Jägers: At present, we make 80 percent of our sales with the graphic arts industry and 20 percent of our sales with other industrial applications. Our plan aims at increasing the portion of industrial applications, but, of course, without neglecting the printing industry. The technical process is basically the same: To dry an ink or varnish by means of the UV lamp. The applications by the customers, however, differ. In other industrial applications, sometimes much higher coating or ink film thicknesses are used than in the graphic arts industry – just think, for instance, of the automotive industry. They require other processes to which we need to adapt ourselves.

Key questions

Why is there a future for printing?

Jägers: People respond to visual stimuli extremely strongly. They buy products which catch the eye due to the way they look. They are products whose package has been enhanced. So the higher attraction of the products themselves as a result of which they are bought is ultimately due to the printing process. Nowadays, even a simple cigarette pack is elaborately printed.

What`s important is that a product stands out from the others at the point of sale. Besides by its location in the shelf, this can be achieved by the packaging.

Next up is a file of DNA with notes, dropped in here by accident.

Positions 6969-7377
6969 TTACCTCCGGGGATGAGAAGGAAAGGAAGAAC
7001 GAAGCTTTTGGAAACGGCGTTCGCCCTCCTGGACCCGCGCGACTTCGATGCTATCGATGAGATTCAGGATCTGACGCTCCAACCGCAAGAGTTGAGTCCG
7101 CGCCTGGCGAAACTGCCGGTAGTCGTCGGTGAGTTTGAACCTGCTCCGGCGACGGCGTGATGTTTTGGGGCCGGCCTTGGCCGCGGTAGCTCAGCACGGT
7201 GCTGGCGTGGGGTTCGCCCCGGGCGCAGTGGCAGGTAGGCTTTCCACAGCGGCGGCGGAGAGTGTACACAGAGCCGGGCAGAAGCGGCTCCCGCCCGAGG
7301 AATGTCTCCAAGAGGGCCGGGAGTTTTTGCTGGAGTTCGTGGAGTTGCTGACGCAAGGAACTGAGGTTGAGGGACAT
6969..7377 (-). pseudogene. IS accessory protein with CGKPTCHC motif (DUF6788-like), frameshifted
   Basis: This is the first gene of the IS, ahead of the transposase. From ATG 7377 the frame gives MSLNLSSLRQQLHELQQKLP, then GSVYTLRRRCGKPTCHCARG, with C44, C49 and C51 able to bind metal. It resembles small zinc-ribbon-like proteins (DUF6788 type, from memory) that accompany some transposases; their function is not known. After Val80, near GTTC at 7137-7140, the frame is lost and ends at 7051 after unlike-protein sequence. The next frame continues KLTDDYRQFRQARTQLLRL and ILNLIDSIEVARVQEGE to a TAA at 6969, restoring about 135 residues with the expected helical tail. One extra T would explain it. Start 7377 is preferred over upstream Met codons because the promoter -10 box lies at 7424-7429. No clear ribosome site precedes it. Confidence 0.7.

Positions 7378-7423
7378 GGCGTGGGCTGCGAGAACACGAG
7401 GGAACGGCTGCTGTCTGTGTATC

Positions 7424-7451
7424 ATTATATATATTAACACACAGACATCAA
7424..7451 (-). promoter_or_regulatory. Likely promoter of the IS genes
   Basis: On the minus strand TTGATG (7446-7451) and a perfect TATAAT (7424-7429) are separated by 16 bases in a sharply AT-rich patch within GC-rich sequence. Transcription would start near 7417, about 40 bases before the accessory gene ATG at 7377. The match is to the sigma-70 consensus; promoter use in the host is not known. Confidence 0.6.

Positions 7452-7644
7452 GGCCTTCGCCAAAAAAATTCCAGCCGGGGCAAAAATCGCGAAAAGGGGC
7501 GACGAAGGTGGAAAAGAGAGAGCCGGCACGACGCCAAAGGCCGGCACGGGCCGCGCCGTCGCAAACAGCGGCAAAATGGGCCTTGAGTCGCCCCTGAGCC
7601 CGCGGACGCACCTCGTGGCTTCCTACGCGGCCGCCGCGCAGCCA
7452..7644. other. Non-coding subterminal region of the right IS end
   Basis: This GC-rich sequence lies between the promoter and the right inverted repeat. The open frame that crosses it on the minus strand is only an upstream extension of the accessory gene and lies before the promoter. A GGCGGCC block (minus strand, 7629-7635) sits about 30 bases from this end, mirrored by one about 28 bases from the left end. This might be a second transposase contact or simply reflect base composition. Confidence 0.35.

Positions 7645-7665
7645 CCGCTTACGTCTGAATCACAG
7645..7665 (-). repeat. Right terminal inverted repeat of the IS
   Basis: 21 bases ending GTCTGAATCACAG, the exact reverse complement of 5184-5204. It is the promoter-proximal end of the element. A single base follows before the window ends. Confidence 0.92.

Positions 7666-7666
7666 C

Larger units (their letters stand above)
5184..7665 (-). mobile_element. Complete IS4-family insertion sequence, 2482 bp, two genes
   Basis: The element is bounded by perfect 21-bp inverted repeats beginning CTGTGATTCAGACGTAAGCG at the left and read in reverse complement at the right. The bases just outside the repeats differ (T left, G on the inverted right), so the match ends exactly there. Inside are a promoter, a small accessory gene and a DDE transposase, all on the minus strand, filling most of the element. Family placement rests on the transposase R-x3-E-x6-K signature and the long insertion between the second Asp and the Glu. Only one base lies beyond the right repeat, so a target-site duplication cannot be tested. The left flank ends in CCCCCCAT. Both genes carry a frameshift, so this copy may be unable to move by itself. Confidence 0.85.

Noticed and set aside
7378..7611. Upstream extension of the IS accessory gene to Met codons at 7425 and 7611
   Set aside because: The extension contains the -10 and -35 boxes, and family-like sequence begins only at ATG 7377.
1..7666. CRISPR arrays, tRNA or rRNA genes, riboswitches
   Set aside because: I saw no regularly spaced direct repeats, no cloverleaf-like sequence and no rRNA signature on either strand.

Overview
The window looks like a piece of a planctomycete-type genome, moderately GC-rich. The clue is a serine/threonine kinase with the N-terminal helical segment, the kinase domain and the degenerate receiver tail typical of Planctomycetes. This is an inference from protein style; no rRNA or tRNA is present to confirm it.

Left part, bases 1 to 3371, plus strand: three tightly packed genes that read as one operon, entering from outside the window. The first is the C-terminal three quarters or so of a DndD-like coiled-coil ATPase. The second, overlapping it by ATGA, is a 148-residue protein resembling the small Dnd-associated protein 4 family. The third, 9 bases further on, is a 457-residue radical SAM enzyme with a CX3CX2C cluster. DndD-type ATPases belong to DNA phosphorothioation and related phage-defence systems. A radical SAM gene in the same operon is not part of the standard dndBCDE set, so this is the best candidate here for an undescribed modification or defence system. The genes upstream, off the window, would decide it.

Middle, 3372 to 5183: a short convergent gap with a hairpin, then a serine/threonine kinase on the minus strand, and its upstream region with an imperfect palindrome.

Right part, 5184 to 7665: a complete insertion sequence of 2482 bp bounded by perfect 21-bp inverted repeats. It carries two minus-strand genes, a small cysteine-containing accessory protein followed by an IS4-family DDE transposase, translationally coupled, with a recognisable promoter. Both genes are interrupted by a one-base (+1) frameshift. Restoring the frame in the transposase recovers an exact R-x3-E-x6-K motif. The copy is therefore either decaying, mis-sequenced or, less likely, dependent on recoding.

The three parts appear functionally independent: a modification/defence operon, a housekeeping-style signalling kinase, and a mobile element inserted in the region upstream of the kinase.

The drupa is now 60 years old. Will there still be a drupa in 60 years from now on?

Jägers: Of course. For me, this goes without saying. Every industry needs a flagship fair. The drupa will live on – for two reasons: On the one hand, because it is positioning itself on a broader and broader basis and offers a platform for new developments as well, as, for instance, digital printing. On the other hand, because it takes place in Germany, a country which is home to the global market leaders of the printing technology industry.

Which further development was the most important one since the invention of letterpress printing?

Jägers: For me, that`s digital printing. The possibilities provided by this technology are impressive. The quality of digital printing has already massively increased in the comparatively short space of time that it has been in existence. Today, an untrained consumer is often unable to see the difference between a digitally printed product and a product printed with traditional offset technology.

The drupa trade fair takes place in Düsseldorf from 3 to 16 May 2012. A trade show organized every four years, it is by far the largest event of the printing industry world-wide. This is where trends are set for the years to come.

The German printing machinery industry is the global market leader and will continue to maintain this status in future as well. Every month in the run-up to the drupa, the VDMA will offer an interview with one exhibitor of the industry in the form of a press release.